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Government interference in religious institutions and terrorism

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Many states have adopted policies that monitor or attempt to control religious institutions in various ways. This ranges from limiting foreign-born clerics to approving the sermons presented in these institutions. These policies are often justified as measures to limit religious strife or terrorism by minimising extremism in the country. Are they effective? Or are they counterproductive, and promote resentment and violence? Using data from the Religion and State dataset and the Global Terrorism Database, I find that intensified government interference in religious institutions can lead to an increase in terrorism in a country.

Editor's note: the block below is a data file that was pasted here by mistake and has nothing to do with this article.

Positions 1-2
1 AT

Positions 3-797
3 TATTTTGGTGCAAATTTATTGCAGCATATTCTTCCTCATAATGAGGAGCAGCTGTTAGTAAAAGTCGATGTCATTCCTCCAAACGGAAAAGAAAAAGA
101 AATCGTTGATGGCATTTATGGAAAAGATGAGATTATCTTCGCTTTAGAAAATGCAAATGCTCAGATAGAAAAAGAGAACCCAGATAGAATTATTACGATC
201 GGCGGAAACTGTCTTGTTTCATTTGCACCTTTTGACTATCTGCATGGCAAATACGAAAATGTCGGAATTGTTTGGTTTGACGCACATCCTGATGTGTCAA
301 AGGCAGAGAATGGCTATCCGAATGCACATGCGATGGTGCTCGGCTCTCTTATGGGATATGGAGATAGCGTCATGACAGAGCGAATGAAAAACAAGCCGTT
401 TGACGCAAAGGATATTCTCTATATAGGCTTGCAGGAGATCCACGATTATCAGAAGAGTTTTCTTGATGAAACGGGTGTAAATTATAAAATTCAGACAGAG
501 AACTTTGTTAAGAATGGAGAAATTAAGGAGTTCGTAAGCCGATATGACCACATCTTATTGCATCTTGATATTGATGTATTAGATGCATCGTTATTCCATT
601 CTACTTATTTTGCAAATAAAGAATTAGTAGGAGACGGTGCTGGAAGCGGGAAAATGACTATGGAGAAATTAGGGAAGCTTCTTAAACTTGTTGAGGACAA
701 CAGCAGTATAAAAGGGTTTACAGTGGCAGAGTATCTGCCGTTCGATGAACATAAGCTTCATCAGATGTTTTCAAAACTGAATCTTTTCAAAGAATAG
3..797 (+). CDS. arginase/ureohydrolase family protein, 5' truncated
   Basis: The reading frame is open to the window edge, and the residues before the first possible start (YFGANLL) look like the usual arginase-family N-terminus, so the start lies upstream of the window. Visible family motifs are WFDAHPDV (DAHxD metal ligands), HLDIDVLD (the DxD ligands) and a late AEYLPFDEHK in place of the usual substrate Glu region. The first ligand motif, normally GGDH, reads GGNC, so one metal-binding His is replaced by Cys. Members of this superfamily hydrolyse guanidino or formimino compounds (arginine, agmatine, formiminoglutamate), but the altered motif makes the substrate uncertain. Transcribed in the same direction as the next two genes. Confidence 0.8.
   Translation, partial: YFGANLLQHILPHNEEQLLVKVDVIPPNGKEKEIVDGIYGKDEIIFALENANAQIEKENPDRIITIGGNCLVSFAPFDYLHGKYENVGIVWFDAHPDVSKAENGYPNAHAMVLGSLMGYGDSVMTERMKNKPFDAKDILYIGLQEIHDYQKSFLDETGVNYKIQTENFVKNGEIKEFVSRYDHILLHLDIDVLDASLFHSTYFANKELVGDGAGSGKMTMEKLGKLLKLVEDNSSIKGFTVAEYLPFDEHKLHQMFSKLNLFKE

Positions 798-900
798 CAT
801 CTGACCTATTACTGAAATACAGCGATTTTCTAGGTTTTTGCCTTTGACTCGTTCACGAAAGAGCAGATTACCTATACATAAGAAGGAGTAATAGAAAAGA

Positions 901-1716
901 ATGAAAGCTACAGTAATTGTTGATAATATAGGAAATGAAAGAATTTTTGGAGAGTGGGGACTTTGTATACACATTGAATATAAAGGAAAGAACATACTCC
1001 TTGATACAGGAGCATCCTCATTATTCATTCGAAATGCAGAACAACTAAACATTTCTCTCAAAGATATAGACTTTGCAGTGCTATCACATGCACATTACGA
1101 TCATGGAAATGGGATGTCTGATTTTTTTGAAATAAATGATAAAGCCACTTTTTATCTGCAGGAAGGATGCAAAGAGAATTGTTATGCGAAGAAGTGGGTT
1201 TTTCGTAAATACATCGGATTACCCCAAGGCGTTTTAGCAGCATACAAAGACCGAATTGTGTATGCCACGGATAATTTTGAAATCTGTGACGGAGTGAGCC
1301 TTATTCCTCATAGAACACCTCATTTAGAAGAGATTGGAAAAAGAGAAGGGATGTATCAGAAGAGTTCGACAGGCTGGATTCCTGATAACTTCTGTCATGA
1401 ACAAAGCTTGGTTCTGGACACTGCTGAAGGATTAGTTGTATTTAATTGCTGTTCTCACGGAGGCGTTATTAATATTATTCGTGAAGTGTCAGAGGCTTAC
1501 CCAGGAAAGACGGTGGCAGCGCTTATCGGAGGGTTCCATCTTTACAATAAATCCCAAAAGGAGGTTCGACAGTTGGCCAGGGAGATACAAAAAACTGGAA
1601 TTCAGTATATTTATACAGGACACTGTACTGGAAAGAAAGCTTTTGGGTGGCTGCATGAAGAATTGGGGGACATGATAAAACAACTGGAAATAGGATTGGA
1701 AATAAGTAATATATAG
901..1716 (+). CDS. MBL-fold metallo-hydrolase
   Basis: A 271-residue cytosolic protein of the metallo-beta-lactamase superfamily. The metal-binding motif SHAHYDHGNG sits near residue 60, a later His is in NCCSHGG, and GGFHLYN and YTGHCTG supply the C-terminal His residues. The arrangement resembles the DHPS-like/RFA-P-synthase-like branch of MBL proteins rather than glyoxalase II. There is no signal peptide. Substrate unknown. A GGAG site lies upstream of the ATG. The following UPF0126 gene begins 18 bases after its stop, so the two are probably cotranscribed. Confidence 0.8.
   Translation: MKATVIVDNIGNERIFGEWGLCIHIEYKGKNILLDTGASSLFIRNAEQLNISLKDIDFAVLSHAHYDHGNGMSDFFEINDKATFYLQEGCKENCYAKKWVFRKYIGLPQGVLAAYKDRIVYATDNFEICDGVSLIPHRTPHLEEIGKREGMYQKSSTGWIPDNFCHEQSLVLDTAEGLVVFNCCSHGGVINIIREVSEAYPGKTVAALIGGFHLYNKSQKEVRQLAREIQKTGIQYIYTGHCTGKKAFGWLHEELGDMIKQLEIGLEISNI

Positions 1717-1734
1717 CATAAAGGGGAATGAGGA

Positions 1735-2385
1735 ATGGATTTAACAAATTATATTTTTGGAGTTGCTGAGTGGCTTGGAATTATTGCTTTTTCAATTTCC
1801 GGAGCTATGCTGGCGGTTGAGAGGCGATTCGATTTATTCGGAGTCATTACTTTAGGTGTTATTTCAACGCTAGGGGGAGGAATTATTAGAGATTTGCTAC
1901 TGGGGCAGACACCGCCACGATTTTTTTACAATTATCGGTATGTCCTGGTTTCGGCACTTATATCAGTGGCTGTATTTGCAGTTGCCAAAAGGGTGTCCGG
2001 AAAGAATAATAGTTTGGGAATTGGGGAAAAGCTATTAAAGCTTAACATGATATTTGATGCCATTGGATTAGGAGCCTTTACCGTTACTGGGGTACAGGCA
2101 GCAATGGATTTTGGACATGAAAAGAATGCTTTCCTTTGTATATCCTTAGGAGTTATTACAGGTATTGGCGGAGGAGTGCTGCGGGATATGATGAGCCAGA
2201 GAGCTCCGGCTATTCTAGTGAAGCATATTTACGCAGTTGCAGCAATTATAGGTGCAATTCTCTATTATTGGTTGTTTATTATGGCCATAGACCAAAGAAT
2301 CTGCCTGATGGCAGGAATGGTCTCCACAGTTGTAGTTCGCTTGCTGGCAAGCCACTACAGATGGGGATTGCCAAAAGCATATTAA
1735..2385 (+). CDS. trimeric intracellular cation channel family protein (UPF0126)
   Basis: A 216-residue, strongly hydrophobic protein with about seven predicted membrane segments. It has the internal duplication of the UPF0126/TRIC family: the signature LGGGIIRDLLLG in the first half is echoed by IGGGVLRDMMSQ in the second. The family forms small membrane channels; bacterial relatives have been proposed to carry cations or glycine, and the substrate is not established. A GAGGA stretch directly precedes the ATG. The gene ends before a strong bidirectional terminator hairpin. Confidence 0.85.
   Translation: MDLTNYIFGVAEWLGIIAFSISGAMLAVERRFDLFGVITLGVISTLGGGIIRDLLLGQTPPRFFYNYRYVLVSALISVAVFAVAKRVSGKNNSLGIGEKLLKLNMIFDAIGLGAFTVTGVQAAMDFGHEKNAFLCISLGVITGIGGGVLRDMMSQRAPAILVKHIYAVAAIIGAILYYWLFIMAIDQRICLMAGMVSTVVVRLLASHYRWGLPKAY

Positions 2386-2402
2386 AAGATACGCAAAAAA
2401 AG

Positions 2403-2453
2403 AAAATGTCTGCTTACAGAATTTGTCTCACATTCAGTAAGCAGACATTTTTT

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Keywords: Terrorism; religion-state relations; religious freedom

Document Type: Research Article

Affiliations: Department of Political Science/Global and Regional Studies Program, University of Vermont, Bington, VT, USA

Publication date: January 1, 2019

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